Photo: Courtesy of NBC.
Phew, you guys! Turns out what we thought was a dearth of diversity on television these days is actually just a totally normal, accurate reflection of talent in the real world, to put it in Kenan Thompson's words. Long-time SNL regular Kenan Thompson told TV Guide that the lack of black, female performers on the show is due to the lack of black, female performers in the world: "It's just a tough part of the business...Like in auditions, they just never find ones that are ready." And, while Thompson himself isn't the arbiter of who gets a coveted audition for the show, it's pretty flabbergasting that anyone could actually take this defense of a show that has only cast four black women in its entire history. Maybe Thompson has internalized this philosophy from years of hearing it parroted by producers every time auditions roll around? Needless to say, his comments — whatever the motivation — have left the good people of the Internet quite puzzled:
Although others remain unfazed and un-fussed:
Others still rose to the occasion with casting suggestions for Lorne Michaels — The Hairpin in particular has some good ideas, and we're sure our commenters will be more than up to the task. SNL has every right to maintain a certain standard of quality, but it's both dubious and unrealistic to suggest that recent years of auditions haven't yielded a black woman who could cut it (and yet they seem to have no trouble coming across white men who fit the bill). As Jezebel points out, SNL deals in pop culture references, and that repertory should by default include famous black women. Producers seem to be of the opinion that having white people impersonate people of other races (with a few notable exceptions) is often viewed as distasteful and inappropriate by audiences. Whether or not you agree with that as an opinion, the truth is that it's a type of controversy most shows would prefer to avoid entirely. The result is that black women are either just ignored as a subject matter or simply portrayed by Thompson himself.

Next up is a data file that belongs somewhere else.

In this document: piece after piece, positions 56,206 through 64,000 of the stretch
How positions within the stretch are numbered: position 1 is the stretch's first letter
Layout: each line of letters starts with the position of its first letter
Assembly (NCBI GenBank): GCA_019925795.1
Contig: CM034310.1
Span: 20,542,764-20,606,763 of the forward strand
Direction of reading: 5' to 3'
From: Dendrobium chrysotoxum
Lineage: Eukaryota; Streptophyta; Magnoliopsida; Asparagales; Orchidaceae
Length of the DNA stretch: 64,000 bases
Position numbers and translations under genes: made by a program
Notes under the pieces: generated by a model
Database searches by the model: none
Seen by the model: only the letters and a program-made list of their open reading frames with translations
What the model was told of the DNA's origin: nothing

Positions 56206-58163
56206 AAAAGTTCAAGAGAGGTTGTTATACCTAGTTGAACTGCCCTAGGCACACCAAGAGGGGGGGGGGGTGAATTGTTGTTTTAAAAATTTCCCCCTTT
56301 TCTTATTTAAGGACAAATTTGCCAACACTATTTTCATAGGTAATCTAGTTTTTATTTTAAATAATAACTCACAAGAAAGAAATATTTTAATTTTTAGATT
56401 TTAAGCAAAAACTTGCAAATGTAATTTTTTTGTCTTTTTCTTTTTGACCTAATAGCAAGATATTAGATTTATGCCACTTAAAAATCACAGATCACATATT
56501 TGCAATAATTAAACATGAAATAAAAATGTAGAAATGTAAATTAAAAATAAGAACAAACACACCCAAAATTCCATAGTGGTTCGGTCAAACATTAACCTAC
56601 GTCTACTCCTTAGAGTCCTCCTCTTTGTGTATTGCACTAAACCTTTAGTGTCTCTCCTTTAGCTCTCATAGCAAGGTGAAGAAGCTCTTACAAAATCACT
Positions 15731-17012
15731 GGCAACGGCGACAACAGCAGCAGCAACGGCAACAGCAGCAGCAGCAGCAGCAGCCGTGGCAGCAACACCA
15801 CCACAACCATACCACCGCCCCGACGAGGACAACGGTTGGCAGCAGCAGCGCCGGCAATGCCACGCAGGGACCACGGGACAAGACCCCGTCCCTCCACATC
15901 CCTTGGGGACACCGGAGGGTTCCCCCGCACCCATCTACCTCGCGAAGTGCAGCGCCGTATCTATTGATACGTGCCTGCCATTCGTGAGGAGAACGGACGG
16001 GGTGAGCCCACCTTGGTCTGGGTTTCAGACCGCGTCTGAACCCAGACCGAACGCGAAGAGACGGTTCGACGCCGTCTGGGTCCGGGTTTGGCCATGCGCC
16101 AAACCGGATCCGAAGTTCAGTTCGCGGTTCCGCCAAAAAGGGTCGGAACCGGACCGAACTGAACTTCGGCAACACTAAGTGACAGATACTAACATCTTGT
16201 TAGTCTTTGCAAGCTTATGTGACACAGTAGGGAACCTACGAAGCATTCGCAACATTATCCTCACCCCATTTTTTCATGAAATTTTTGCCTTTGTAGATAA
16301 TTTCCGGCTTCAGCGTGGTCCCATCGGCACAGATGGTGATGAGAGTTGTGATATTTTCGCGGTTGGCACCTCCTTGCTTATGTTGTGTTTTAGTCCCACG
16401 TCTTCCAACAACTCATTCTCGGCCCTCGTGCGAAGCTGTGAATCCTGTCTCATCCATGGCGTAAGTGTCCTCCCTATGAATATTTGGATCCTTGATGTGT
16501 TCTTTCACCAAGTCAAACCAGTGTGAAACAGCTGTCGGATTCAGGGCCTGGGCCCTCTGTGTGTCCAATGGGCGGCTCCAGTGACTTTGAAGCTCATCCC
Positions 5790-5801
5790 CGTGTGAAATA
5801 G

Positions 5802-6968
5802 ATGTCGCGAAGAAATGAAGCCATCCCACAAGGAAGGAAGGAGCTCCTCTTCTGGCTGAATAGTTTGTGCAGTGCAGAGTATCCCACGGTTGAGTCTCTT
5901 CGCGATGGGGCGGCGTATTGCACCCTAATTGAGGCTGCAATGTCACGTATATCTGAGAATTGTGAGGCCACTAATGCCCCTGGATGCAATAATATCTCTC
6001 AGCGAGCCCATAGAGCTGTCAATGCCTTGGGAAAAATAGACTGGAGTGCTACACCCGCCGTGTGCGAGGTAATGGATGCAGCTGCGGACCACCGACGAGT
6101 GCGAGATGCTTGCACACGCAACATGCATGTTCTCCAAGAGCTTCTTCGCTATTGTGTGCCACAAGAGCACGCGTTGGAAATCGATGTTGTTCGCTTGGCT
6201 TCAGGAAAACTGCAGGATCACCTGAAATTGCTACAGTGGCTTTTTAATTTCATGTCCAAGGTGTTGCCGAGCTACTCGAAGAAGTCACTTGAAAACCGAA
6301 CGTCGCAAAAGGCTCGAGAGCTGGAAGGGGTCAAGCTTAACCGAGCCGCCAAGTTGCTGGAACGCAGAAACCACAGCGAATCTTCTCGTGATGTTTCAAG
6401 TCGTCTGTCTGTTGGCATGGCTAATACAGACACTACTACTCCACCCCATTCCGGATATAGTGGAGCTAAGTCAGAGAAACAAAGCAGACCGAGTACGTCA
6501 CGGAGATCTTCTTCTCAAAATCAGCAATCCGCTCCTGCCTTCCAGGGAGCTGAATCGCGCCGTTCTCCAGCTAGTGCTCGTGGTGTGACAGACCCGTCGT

This isn't about tokenism or filling a quota; it's not even about dictating how black women should be portrayed in comedy, or the fact that black comedians are often shuffled into a pretty discriminatory box on network TV. What we have here is simply a logical flaw. SNL clearly doesn't want people of one race being portrayed by people of another. SNL clearly wants to build jokes around impressions of famous people with wide name recognition. Therefore, SNL is willingly opting out of a hugely profitable and potentially hilarious stock of material by not hiring black women. The show's producers and casting directors would do well for themselves to find acceptably awesome black comedians to fill those roles. If they're honestly trying and still haven't found a single candidate in auditions, well, someone in the casting department just isn't doing their job.
SNL has done some great stuff to debunk the old stereotypes that women can't be funny; Tina Fey and Kristen Wiig have pretty much put that argument to bed. Why can't they make the same strides with regards to race? Black, female comedians do exist, and they are working and becoming famous and having great success. Beyond just fielding the Michelle Obama impressions in a P.C. way, a more diverse cast (and not just black women but performers from a variety of backgrounds) might be just what SNL needs to get out of a rut. (TV Guide via Jezebel)